I don’t really see it as the same. The script would only be checking the info about the asset it ran on against something in the database.

I assumed you were talking about running scripts in bulk. Like run against all assets only if they are X and Y.

This is logic for all scripts. Would even benefit setup scripts to only run setup on those it applies to without building it into the script itself, but yeah I can see how it could be crossing over into group territory, but that I think requires different architecture. So let’s try another scenario. I created a new policy for Acronis to monitor backup jobs. I then had to go into each customer and apply it to the appropriate machines. Instead, if Syncro made the application list available, it could check if Acronis is installed, then run, if not, do nothing. Whereas a dynamic group is processing a lot more, checking fields, moving assets in and out of groups as they meet criteria. Script logic is only checking static info about that asset.

Another example I just thought of, my install scripts that use platform variables for keys. In my script, I have it set to check if that field is null, if it is, it errors and aborts. Instead of needing for it to run the PS1 to do this, Syncro handles this and doesn’t run the script if it doesn’t have the field populated.

Logic-wise we’re really talking about the same thing. It’s scanning a group of assets for whatever criteria (in this case scoped to a customer with Acronis installed) and then processing scripts where applicable.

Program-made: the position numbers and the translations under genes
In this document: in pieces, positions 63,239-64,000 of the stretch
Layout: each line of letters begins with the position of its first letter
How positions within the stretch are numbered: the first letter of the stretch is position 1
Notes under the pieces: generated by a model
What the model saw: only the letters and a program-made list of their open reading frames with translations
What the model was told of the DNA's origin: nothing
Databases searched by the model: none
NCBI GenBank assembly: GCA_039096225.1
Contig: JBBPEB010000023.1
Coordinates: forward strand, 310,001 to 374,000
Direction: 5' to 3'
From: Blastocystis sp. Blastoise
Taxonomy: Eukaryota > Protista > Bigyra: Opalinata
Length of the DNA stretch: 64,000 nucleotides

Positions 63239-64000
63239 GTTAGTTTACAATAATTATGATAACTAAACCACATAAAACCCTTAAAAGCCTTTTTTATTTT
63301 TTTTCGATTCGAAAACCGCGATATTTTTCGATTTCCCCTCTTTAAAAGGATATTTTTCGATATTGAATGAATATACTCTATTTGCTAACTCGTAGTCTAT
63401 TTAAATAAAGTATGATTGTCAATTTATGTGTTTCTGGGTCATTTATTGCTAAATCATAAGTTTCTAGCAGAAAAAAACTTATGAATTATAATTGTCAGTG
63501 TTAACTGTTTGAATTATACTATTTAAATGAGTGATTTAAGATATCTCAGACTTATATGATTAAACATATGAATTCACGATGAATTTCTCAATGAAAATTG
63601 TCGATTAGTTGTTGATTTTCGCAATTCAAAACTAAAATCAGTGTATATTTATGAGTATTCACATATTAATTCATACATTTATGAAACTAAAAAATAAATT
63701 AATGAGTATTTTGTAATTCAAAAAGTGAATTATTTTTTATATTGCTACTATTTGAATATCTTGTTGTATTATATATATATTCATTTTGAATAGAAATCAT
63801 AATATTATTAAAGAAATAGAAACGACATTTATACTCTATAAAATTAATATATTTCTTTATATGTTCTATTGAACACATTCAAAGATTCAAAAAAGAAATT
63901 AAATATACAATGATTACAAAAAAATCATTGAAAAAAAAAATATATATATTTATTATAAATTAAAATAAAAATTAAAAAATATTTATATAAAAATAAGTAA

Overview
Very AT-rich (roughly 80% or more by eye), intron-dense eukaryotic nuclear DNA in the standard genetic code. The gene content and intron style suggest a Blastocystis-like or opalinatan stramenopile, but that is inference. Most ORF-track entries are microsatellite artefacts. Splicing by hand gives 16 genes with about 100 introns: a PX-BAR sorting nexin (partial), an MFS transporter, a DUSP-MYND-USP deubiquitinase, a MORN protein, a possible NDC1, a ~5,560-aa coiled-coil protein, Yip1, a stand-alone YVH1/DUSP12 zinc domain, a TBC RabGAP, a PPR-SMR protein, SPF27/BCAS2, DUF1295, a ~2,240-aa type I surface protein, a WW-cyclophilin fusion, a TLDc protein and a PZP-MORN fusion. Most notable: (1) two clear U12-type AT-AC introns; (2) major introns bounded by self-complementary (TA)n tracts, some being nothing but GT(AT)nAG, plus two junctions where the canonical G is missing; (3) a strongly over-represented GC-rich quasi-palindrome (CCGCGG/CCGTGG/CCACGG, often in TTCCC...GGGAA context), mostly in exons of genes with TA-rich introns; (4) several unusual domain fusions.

If we were to ever do this, we would definitely just go the dynamic group method as that would really solve all use cases for the most part. I do like this concept in general, it’s just likely not something we’re going to be tackling any time in the near future.

I don’t think I’m conveying the right message. I’ve had both dynamic groups and this, and they aren’t always used the same way. Part of it is cutting down the complexity of the code.
My reboot script, I check a platform variable to see if reboots are disabled. This would be simple in Syncro to just use the UI to say if this platform variable is true, abort, instead, I have to use if ($rebootdisabled -eq “no”). This one isn’t that complex, but you still have to get the syntax right. PS was a learning curve for me when moving to Syncro. Both CWA and Kaseya script builders were a lot more noob friendly.

Reboot pending script

Import-Module $env:SyncroModule -DisableNameChecking

$RebootPending = Test-Path 'HKLM:\SOFTWARE\Microsoft\Windows\CurrentVersion\Component Based Servicing\RebootPending' -ErrorAction Ignore
$RebootRequired = Test-Path 'HKLM:\SOFTWARE\Microsoft\Windows\CurrentVersion\WindowsUpdate\Auto Update\RebootRequired' -ErrorAction Ignore
$PendingFileRenameOperations = $null -ne (Get-ItemProperty -Path 'HKLM:\SYSTEM\CurrentControlSet\Control\Session Manager' -Name 'PendingFileRenameOperations' -ErrorAction Ignore)

if ($RebootPending -or $RebootRequired -or $PendingFileRenameOperations) {
    Write-Host "Reboot Pending: $RebootPending "
    Write-Host "Reboot Required: $RebootRequired"
    Write-Host "Pending File Rename Operations: $PendingFileRenameOperations"
    Write-Host "Rebooting..."
    shutdown /g /f /t 60
else {
    Write-Host "No reboot required"

More complex, this could be simplified by Syncro handling If Reboot Pending is false, then abort, and in the script, the only things listed are a write-host and the shutdown line.